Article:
"Flora, I'm going to tell you something that maybe you already know," Lee said during her interview with Lana. "But you need to hear it from my heart: I love you, baby, and I'm never going to give up." As Lana explained -- after surviving Lot's brutal attack -- she and Lee are two women whom trouble loves. "When we latch onto something, it becomes our destiny," she said, "and we will do anything to see it through." For Lee, her destiny was protecting her daughter. Always.
The writing in this episode, especially Lana's description of a trial that made the world stop, evoked FX's other hit anthology series (The People v. O.J. Simpson). Fittingly, the controversy surrounding Lee's roles in My Roanoke Nightmare and Return to Roanoke garnered her not fame but notoriety, which caused her to lose the most important thing in her life: Flora.
That loss took literal form in the latter half of the episode, as Flora ran away to the Roanoke house to protect her dead BFF Priscilla from the Butcher's ghost. As Lee (and a random group of ghost hunters, who got their shit rocked because obviously this was all happening during another Blood Moon) searched for her daughter, her hunger for one last shot at redemption reached an all-time high. This time Lee wasn't just going to apologize, she was going to show Flora with her actions that her love was unconditional and unmatched.
"I am so sorry for the things I've done," Lee said, when she finally found her little girl. In a heartbreaking turn of events, Lee learned she'd never be able to force-repair her relationship with her daughter. But she could do right by Flora if she protected her friend and put an end to the house that ripped their family apart. Gun in hand, Priscilla killed Lee, making her a ghostly defender of the Roanoke grounds. And as Flora left her mom behind, the house burned under the light of the Blood Moon. Murphy's final twist? Flora, not Lee, was Season 6's ultimate survivor.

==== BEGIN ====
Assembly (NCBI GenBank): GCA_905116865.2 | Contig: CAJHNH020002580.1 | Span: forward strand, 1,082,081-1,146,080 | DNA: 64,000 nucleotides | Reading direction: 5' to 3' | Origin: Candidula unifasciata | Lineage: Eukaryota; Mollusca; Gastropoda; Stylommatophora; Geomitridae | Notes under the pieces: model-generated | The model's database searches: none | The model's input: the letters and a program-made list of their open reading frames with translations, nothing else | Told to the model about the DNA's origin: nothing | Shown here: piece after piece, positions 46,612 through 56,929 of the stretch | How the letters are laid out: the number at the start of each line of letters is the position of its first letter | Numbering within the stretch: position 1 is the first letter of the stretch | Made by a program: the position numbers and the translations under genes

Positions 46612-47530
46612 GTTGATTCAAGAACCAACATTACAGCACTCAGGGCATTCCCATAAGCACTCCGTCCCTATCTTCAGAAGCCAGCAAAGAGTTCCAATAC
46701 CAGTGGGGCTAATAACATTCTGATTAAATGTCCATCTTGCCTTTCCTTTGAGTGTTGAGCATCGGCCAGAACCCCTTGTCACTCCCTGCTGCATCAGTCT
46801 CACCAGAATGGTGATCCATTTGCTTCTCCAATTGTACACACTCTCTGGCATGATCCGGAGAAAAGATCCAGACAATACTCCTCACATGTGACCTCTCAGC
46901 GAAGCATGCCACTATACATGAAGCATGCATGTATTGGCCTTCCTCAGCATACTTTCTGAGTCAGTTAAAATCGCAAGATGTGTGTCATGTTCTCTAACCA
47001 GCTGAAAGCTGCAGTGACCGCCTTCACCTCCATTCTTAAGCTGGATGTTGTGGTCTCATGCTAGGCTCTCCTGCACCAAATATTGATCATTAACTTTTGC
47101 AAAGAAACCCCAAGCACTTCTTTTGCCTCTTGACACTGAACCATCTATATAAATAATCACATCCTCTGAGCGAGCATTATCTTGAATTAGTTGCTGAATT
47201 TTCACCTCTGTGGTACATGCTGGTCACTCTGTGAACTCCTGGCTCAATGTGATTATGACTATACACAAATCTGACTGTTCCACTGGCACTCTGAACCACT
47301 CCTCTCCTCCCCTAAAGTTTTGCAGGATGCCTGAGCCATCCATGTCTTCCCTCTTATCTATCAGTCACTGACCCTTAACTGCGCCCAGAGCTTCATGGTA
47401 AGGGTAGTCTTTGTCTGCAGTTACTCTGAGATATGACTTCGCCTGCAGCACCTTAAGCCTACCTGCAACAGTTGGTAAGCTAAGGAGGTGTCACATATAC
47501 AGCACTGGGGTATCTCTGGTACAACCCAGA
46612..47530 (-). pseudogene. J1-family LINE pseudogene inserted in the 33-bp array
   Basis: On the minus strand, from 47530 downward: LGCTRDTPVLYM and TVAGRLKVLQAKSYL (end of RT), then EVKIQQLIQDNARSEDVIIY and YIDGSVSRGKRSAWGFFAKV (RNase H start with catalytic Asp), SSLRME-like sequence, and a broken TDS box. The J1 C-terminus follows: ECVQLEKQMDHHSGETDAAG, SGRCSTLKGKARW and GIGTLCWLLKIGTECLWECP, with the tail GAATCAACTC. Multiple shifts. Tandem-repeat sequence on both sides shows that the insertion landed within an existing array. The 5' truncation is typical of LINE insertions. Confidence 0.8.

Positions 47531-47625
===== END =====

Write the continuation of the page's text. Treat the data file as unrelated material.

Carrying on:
It was a half-odd, half-rewarding ending: I'll never quite understand why Flora was able to basically say, Yeah, I don't want my mom either, and, Personally, I don't trust you, mom, but sure, you can protect my BFF for an eternity. I did find comfort in Lee's sacrifice. Saying goodbye to Flora might've felt like an inconsistent character move on the surface, but really it was the culminating point in a season-long battle against selfishness. Lee was never going to get full custody of Flora. Lee was also never going to be able to give Flora a normal life. So by sending Flora away from the colonial specters and into a healthy home, Lee accomplished the next best thing: ensuring a safe future. Lee wanted to be a good parent, and her pledge to protect Priscilla was the ultimate mom move, one that separated Lee from Lana (you know, not a great mom) and cemented her status as this season's MVP.
Fans quickly lauded Porter's work, and rightfully so:
But others griped about the last-minute focus on Priscilla and Flora:
The Roanoke curtains fell on the Butcher and her ghouls marching toward the house, their annual reign of terror set to continue. Though it's unclear what the future holds, Murphy has promised more crossovers à la tonight's Lana appearance, underlining the fact that all the AHS seasons exist within the same universe. (Don't forget that the Wood Witch we met this year is the original AHS Supreme.) "The seasons are connected, for sure," Murphy told The Hollywood Reporter earlier this year. "You'll see it this season, and then you'll really see it after [Season 6]. We lay a lot of pipe, and you'll see it explode in seasons seven and eight."
Murphy has also said that Season 7 won't be shrouded in as much mystery as Roanoke and that it should involve familiar Freak Show faces. "We're going to announce [the premise] in the spring," he told reporters mid-October. "We're not doing a secrecy thing, but [next season] does have a big hook behind it."
Until then, mourn Lee, and let the speculation begin.